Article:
Read more below

By Will the Hyde papers, one of the most important sources of Indian history, see light of day? SOUMITRA DAS
  • Published 2.09.07

Will the Hyde papers (not to be confused with the Act relating to the fractious Indo-US nuclear deal), which have not seen the light of day for over two centuries, always remain in hiding? This is a collection of legal documents compiled by an 18th Century judge of Calcutta named John Hyde, whose house was on the spot where the Town Hall stands today and who was interred at the South Park Cemetery next to the obelisk of William Jones, the founder of the Asiatic Society.

The brittle papers, layered with the city’s legal and socio-political history, have remained unexplored since late 1775, when Hyde started writing them, not least because it is difficult to decipher his calligraphy. It is painstaking work. Historian Tapan Raychaudhuri says even turning the pages is a painful task.

Yet Raychaudhuri has described the Hyde documents as “one of the most important sources of the Indian history”, especially relating to the first phase of the introduction of English law to India.

The Victoria Memorial Hall, which has possessed the 73-volume papers since its former curator and secretary Nisith Ranjan Ray had brought the collection from the high court Bar Library, had invited historian Pradip Sinha to get a selection published. The Hyde papers give an idea of the introduction of English law in India and of Indo-Shastric law, which is Hindu law in the first stages of its evolution. The record of the sessions trials, where judges distinguish between murder and manslaughter, are significant because of the application English criminal law to the Indian situation.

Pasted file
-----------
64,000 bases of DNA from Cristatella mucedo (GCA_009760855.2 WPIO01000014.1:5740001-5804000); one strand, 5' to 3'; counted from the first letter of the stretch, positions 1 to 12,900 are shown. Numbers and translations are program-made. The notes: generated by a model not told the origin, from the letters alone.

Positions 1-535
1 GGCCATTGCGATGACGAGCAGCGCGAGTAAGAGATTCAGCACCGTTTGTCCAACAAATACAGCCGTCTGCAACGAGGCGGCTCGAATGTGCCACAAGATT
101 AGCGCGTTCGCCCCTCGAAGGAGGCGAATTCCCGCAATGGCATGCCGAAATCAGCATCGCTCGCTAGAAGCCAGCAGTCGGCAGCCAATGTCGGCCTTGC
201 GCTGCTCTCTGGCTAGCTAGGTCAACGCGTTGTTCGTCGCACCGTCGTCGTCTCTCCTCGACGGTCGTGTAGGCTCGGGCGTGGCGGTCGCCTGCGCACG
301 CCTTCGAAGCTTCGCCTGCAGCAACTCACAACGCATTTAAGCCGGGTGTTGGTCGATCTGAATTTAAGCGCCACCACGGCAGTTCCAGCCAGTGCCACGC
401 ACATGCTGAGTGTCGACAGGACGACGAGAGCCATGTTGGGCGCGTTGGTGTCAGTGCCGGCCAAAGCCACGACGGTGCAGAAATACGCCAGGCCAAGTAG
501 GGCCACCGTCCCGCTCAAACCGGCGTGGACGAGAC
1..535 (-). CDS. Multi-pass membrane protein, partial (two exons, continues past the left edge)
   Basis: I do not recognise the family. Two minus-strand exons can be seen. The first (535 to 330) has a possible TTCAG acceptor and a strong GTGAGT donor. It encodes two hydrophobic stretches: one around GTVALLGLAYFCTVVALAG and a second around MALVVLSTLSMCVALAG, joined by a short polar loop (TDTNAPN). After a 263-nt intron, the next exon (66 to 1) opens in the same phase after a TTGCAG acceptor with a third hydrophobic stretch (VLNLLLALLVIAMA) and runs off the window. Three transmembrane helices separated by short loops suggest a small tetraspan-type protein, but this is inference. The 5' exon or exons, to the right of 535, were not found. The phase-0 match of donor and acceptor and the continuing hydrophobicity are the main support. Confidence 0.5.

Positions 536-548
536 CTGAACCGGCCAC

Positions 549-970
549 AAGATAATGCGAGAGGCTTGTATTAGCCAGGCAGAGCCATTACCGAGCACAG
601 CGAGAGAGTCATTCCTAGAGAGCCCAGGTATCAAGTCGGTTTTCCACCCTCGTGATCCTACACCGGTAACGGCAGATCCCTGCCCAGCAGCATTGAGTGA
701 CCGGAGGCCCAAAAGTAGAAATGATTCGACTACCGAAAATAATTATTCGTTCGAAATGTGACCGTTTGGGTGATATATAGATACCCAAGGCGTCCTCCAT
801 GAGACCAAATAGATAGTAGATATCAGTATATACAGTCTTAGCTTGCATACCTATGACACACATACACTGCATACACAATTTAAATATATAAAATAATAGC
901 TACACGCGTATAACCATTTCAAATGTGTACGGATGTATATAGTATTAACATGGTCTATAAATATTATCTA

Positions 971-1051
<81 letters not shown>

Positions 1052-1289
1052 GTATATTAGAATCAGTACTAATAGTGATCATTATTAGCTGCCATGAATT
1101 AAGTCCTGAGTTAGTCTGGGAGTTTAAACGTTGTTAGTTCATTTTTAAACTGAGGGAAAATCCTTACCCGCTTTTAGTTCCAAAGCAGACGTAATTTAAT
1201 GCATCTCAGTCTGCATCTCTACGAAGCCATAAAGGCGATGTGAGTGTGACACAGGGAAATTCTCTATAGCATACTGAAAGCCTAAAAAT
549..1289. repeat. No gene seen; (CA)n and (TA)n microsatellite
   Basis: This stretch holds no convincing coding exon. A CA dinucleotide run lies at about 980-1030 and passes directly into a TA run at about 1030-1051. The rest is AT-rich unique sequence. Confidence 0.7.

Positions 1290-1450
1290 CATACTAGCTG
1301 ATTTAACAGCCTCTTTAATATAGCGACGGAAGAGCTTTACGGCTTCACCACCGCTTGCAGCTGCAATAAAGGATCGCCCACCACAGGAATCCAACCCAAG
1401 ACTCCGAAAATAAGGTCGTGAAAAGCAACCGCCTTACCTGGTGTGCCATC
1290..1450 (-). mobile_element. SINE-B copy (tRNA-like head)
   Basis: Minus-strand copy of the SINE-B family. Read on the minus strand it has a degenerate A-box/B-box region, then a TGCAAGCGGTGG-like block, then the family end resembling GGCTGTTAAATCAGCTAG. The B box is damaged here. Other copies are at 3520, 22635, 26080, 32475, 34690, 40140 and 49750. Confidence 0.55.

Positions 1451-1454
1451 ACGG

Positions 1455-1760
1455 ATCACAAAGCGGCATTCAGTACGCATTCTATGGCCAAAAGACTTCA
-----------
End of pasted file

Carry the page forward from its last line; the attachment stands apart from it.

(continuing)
Says Sinha: “A number of attempts has already been made by scholars to make something of the documents. Initially I had said I would work part-time, but the secretary and curator of Victoria Memorial, Chittaranjan Panda, insisted that he would look after the financial needs, including expenditure on project.”

Sinha started work in April 2003, first as chairman of a committee. But somehow, says Sinha, the committee could not function and he had to take the entire responsibility. The other members of the committee were Arun Banerjee, professor of history and dean, Calcutta University (CU), Rajshekhar Bose, reader in history, CU, and Sanjukta Dasgupta, reader in history, CU.

But now that Sinha’s initial work is done and a selection of the papers ready, Victoria Memorial seems to have lost interest. This after Rs 3 lakh has already been spent on it, and Rs 2 lakh is earmarked for it in Victoria Memorial’s annual action plan 2007-08.

“After two years four months’ work, a selection of the documents from the collection was ready. But suddenly I was told that I was very slow and I had to finish the job in 15 days,” says Sinha. Then Victoria Memorial stopped payment from May 2006. Sinha says he finished the job on his own and produced a selection titled “Supreme Court in late 18th Century Calcutta”.

He referred it to Tapan Raychaudhuri, who submitted his report in which he described it as an “excellent selection”. Raychaudhuri called for a longer introduction with notes and a glossary.

Later, in an interview over the telephone Raychaudhuri said from Oxford, where he taught: “This is a taster, but it is an important contribution by itself.” He suggested that it be published with notes with the 13-volume The English Factories in India (1618-21 to 1668-69) edited by William Foster and published in Oxford between 1906 and 1927 as its model.

Sinha met Panda and submitted a fresh proposal a year ago but there is no communication from the curator and no assurance that the work would be published. “I gave up other projects to take this up. So much public money has been spent, yet nothing to show for it,” says Sinha.